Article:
‘We will over­haul the ten­ure sys­tem’

The Sunday Mail (Zimbabwe) - - ANALYSIS & OPINION - Tendai Bare Tendai Bare is chair­per­son of the Zim­babwe Land Com­mis­sion. She was speak­ing to The Sun­day Mail Se­nior Re­porter Lin­coln Towindo.

WE HAVE re­ceived over 2000 cases of land dis­putes and 512 have been re­solved. This may ap­pear to be a very small num­ber, but solv­ing land dis­putes is a very de­mand­ing and del­i­cate mat­ter be­cause you are deal­ing with some­body’s liveli­hood and her­itage, and you have to be very care­ful.

The mech­a­nism we are us­ing to solve the dis­putes is called Al­ter­na­tive Dis­pute Res­o­lu­tion, where all dis­putants par­tic­i­pate in re­solv­ing the dis­pute. It en­tails all the par­tic­i­pants meet­ing at the same time and pro­vid­ing all rel­e­vant in­for­ma­tion and we will be ar­bi­trat­ing, me­di­at­ing and con­cil­i­at­ing.

This makes the process pro­tracted; it is not an event, but a process.

But the beauty of this method is that once con­sen­sus has been reached, the dis­putants sign a cer­tifi­cate of agree­ment and that marks the end of the story, be­cause you must re­mem­ber that th­ese peo­ple have to live with each other for the next 99 years.

It is also a cost-ef­fec­tive method and not ad­ver­sar­ial in the sense that they are not go­ing to court and (it) brings about a win­win sit­u­a­tion.

Sources of dis­putes

Bound­ary dis­putes are the num­ber one source of con­flict. We have cases where bound­ary marks such as bea­cons or a tree are re­moved and neigh­bours be­gin en­croach­ing on one an­other’s land.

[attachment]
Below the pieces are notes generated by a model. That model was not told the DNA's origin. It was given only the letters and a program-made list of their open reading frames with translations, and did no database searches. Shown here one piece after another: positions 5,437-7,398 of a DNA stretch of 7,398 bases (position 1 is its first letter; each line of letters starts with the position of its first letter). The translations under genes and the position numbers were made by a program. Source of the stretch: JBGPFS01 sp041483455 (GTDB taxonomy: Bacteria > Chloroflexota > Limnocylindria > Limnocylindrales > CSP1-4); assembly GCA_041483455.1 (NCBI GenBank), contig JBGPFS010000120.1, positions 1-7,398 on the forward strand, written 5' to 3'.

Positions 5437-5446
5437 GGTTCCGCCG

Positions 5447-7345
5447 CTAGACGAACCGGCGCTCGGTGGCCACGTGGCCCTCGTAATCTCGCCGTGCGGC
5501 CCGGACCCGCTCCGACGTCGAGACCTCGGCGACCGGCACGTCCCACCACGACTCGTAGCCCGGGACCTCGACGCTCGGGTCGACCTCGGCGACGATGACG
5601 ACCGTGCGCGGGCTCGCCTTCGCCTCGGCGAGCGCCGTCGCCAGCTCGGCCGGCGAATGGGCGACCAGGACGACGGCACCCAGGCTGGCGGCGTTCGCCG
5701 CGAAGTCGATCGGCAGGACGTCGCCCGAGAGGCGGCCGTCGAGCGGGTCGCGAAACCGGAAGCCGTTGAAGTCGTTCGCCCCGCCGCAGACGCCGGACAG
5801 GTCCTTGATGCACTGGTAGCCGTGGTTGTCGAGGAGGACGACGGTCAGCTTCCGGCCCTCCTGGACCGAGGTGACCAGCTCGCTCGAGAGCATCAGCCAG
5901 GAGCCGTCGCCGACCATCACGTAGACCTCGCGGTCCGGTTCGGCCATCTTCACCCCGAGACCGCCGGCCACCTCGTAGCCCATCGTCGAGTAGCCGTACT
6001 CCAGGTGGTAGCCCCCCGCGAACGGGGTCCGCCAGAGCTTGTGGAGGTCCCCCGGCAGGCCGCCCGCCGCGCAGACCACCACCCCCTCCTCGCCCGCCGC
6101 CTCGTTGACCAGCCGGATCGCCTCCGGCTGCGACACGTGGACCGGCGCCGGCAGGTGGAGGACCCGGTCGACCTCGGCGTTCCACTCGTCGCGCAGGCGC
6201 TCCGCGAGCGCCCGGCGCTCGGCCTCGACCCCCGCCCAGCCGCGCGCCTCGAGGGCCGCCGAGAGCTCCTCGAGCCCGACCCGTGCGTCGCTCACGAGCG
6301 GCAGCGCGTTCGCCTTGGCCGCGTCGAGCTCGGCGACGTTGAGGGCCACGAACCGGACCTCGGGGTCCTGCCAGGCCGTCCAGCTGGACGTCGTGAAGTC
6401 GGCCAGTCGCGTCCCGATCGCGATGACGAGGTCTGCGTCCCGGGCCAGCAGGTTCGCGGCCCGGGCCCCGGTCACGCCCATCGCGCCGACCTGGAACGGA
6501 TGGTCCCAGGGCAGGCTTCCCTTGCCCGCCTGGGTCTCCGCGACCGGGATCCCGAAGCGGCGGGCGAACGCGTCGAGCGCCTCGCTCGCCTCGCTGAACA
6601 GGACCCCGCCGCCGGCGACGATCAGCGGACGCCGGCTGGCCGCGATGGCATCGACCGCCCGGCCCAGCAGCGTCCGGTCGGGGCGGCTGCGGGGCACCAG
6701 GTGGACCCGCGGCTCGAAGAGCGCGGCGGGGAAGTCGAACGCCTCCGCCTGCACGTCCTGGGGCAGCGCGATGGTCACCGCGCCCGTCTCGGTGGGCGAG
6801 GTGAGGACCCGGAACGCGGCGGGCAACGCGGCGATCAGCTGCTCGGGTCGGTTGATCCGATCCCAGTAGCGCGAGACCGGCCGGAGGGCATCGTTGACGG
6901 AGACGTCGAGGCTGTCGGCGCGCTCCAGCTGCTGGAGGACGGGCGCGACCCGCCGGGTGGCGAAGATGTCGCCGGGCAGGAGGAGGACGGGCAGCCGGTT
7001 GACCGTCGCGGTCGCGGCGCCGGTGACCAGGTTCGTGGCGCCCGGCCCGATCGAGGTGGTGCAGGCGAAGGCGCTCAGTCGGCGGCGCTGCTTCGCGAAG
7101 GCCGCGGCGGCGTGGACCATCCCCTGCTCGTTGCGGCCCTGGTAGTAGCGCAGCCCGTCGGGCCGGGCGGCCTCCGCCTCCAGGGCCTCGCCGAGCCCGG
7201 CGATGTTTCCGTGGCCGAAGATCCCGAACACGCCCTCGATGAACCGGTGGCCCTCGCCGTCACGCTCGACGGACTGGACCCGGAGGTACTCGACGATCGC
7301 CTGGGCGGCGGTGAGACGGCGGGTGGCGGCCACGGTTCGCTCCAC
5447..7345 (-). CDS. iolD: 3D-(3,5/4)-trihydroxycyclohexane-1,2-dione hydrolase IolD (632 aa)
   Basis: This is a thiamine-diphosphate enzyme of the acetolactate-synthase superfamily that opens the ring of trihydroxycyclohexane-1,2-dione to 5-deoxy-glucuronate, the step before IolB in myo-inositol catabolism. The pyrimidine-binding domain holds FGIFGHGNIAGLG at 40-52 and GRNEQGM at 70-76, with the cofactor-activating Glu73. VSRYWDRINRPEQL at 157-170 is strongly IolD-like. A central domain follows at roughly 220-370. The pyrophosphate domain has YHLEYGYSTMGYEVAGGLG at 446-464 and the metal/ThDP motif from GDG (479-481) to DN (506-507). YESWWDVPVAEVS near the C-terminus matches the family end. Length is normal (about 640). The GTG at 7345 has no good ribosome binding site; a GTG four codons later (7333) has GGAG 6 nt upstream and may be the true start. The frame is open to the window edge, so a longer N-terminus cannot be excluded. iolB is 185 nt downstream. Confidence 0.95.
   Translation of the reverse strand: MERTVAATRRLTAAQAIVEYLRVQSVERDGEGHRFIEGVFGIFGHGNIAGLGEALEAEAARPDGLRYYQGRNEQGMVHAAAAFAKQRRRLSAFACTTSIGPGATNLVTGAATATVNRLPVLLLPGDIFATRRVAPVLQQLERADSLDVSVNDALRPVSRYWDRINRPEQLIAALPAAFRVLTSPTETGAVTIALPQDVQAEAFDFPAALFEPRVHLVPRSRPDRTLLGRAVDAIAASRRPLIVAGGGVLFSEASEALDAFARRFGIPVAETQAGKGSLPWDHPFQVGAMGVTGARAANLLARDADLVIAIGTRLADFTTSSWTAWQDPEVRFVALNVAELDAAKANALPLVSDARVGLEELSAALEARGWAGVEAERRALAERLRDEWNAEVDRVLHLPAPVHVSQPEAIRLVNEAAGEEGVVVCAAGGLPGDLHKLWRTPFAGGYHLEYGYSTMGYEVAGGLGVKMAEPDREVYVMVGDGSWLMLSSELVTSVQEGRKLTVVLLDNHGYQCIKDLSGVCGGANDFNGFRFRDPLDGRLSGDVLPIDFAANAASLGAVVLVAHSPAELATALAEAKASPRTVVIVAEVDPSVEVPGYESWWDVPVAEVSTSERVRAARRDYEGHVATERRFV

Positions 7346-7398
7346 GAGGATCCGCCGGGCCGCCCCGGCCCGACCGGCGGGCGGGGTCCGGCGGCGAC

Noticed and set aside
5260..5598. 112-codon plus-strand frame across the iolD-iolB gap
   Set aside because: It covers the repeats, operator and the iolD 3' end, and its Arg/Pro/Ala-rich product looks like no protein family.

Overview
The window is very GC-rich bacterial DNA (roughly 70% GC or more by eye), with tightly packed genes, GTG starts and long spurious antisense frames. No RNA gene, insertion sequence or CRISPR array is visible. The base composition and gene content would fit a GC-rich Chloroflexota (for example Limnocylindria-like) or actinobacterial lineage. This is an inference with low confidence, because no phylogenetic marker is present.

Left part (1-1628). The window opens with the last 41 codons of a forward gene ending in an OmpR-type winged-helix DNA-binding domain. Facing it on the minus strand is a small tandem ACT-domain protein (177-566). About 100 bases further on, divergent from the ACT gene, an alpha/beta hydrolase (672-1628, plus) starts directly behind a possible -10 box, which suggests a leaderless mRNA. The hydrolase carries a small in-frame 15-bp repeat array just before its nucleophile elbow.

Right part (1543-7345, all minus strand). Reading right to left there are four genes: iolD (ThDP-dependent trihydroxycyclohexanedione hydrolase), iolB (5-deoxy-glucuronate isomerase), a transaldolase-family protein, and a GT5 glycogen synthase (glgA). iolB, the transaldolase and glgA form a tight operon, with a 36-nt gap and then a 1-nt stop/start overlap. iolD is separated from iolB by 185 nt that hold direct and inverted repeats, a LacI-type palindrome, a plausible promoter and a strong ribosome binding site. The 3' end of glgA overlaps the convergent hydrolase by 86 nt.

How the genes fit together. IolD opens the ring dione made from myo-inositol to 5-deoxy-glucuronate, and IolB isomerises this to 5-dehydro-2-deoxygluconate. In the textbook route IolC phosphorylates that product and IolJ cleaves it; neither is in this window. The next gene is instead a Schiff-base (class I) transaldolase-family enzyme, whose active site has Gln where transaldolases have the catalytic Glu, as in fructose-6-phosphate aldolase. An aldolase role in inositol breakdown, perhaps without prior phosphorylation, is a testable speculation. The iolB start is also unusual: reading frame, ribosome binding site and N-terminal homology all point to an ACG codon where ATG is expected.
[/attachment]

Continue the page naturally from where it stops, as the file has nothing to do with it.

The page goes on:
In such cases, we go on the ground and com­pare the ac­tual map and the lay­out given to each farmer. Then a car­tog­ra­pher ex­plains to the farm­ers the fea­tures on the orig­i­nal map and en­sures that the farm­ers agree on the fea­tures on the lay­out map so that there is con­gru­ence.

When they have agreed on that, we then use a Plano-me­ter to mea­sure the bound­aries on the lay­out of each farmer who is con­tend­ing and when each farmer is agreed that the lay­out is what is re­flected on the par­ent lay­out, we then have to walk the bound­aries farm-by-farm and then we agree and usu­ally leave a stone so that they can have bea­cons erected and af­ter that they then sign.

That is why the process is so de­mand­ing and pro­tracted. The other source of dis­putes re­lates to dou­ble al­lo­ca­tions.

This arise as a re­sult of the with­drawal of an of­fer let­ter from the orig­i­nal ben­e­fi­ciary, with it be­ing of­fered to some­one else.

Again this is a com­plex mat­ter, be­cause we have to es­tab­lish why the of­fer was with­drawn and when the ben­e­fi­ciary first set­tled on the land.

This is so be­cause there were dif­fer­ent poli­cies that were be­ing ar­tic­u­lated by Gov­ern­ment over a 17-year pe­riod, and we have to look at the in­con­sis­ten­cies of the poli­cies.

This is a very del­i­cate process be­cause we need to get in­for­ma­tion from the Min­istry of Lands, and that takes time.

We also have con­flicts be­tween min­ers and farm­ers and again we have to look at the poli­cies and laws guid­ing that.

Min­ers don’t want to give pref­er­ence to farm­ers but I think now its law that if min­ing is 50 me­tres within the farm­stead, then the farmer has first choice.

Then the other dis­putes we are deal­ing with are those of shar­ing in­fra­struc­ture.